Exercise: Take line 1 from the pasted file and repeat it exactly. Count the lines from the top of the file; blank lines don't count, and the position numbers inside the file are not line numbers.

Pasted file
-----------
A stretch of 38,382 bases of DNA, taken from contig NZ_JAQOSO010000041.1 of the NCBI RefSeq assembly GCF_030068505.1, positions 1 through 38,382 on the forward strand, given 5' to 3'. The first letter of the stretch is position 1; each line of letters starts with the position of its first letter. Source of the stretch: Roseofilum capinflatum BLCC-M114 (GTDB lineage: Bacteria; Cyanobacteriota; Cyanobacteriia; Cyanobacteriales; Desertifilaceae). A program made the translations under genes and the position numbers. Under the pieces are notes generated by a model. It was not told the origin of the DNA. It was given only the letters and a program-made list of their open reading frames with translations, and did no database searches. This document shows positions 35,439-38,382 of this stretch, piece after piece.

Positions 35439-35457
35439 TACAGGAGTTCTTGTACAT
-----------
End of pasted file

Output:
A stretch of 38,382 bases of DNA, taken from contig NZ_JAQOSO010000041.1 of the NCBI RefSeq assembly GCF_030068505.1, positions 1 through 38,382 on the forward strand, given 5' to 3'. The first letter of the stretch is position 1; each line of letters starts with the position of its first letter. Source of the stretch: Roseofilum capinflatum BLCC-M114 (GTDB lineage: Bacteria; Cyanobacteriota; Cyanobacteriia; Cyanobacteriales; Desertifilaceae). A program made the translations under genes and the position numbers. Under the pieces are notes generated by a model. It was not told the origin of the DNA. It was given only the letters and a program-made list of their open reading frames with translations, and did no database searches. This document shows positions 35,439-38,382 of this stretch, piece after piece.